Silica / Frac Sand
On June 25, 2013, the Company announced the sale of its Manigotagan silica frac sand deposit.
The Manigotagan Property is located 170 km northeast of Winnipeg where Gossan held a silica sand deposit at Seymourville, on the east shore of Lake Winnipeg, directly across from Black Island where silica sand was extensively quarried prior to the island becoming a Provincial Park.
Gossan has entered into a purchase and sale agreement to vend its Manigotagan Silica Frac Sand Project, comprised of 9 quarry leases located near Seymourville Manitoba, to Claim Post Resources Inc. (CPS-TSX.V). Gossan has been seeking a joint-venture partner or a purchaser for the Project since completing a marketing study in late 2010. In 2012, Claim Post acquired the adjacent Seymourville Property to the south and announced plans to develop a frac sand operation. A consolidation of the two properties should improve the viability of the project.
Under the terms of the agreement, Gossan has received 1,000,000 shares of Claim Post to be followed by 4 additional property payments on a semi-annual basis with a maximum cash value of $1,330,000, as well as, a royalty interest. On December 18, 2013, Gossan will receive an additional 2,000,000 shares of Claim Post or a cash payment of $200,000, at Claim Post’s option. In 2014, Claim Post is required to make two cash payments of $350,000 each and a final cash property payment in 2015 of $430,000. The Company is currently booking these payments as received, and will review the accounting treatment of the property sale transaction prior to the next fiscal year-end, subject to credit risk.
An initial annual advance royalty payment of $50,000 becomes payable as of June 18, 2016, unless the operation has commenced commercial production resulting in the payment of production royalties. All frac sand produced, sold and paid from the nine Manigotagan leases is subject to a $1.00 per tonne production royalty payable quarterly and all other products are subject to a $0.50 per tonne production royalty. Although the royalty is solely payable on production from the Manigotagan leases, the agreement also provides for a minimum production royalty from both the Manigotagan and Seymourville Properties based on their relative remaining mining reserves of frac sand with Gossan’s Manigotagan Property having a deemed minimum mineable reserve of 6 million tonnes of frac sand. Claim Post can acquire one-half of Gossan’s production royalty interest for $1.5 million at any time after making all of the required property payments.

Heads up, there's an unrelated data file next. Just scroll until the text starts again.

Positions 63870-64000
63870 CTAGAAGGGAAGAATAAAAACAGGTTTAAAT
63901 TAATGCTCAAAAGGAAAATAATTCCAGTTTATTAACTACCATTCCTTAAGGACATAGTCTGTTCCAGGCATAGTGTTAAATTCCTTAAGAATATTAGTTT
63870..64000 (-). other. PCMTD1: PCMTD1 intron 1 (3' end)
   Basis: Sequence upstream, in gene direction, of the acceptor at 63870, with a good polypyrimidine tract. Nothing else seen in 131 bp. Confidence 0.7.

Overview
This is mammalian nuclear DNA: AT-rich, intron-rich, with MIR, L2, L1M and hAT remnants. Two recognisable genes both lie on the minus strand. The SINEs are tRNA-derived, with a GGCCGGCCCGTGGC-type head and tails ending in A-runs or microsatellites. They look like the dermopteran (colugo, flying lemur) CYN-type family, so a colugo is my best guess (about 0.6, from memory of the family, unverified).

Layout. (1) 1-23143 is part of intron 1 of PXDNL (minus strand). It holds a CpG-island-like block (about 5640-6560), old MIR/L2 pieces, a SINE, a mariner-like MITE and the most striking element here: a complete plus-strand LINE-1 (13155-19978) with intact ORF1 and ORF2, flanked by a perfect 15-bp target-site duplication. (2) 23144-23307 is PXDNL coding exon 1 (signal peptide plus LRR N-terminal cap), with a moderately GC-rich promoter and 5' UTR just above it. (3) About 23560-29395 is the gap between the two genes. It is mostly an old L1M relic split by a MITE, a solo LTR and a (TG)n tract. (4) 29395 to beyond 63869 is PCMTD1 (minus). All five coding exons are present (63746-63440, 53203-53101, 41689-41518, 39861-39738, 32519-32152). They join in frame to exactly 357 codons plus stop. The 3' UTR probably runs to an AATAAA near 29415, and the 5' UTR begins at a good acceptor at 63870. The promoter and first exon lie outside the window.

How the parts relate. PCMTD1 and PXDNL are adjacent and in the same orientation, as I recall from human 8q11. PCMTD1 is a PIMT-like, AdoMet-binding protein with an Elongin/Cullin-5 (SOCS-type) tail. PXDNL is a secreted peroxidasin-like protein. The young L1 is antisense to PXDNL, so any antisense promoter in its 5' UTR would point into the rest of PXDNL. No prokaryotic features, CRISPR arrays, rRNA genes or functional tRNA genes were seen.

Previously, Gossan had completed a series of tests on various sized sub-samples of Manigotagan silica sand and the results have exceeded all of the minimum standards for frac sand used by the oil and gas industry. This analysis, known as Proppant Testing, was conducted by PropTester Inc. of Cypress, Texas using the ISO or American Petroleum Institute’s standards for the following tests: Sieve analysis (particle distribution and MPD), Crush test (crush resistance), Krumbein shape factors (roundness and sphericity), Densities (bulk and specific gravity), Photomicrographs, Acid Solubility (12:3 HCl:HF), Turbidity (silt and fine particulates), as well as, PropTester’s PT Crush Profile.
Initial testing for use as frac sand in the spring of 2009, conducted by PropTester Inc., resulted in samples of 20/40 mesh silica sand meeting ISO standards for quality 20/40 mesh Proppant – class ISO 7K Proppant. Samples of 30/50 mesh silica sand also achieved ISO standards for quality 30/50 mesh Proppant – class ISO 6K Proppant. Subsequently, improvements were made in the sample preparation process with the result of consistent ISO 8K and 9K Proppant ratings for the 20/40 and 30/50 mesh fractions. Testing has continued on an ongoing basis with the 40/70 and 70/140 mesh fraction also attaining consistent ISO 9K Proppant ratings. Pressure conductivity tests have also been conducted on samples of the 40/70 and 70/140 mesh fractions with positive results.
Manigotagan silica sand has been subjected to a variety of other tests that indicate it is of a high purity with few contaminants and that it is similar to the silica sands previously quarried at nearby Black Island. An initial analysis of 19 samples returned average silica content of 94.2% SiO2 without sizing or treatment. Sizing, washing or other simple treatments significantly improve the purity. An analysis of 9 washed and scrubbed samples provided an average silica grade of 99.0% SiO2.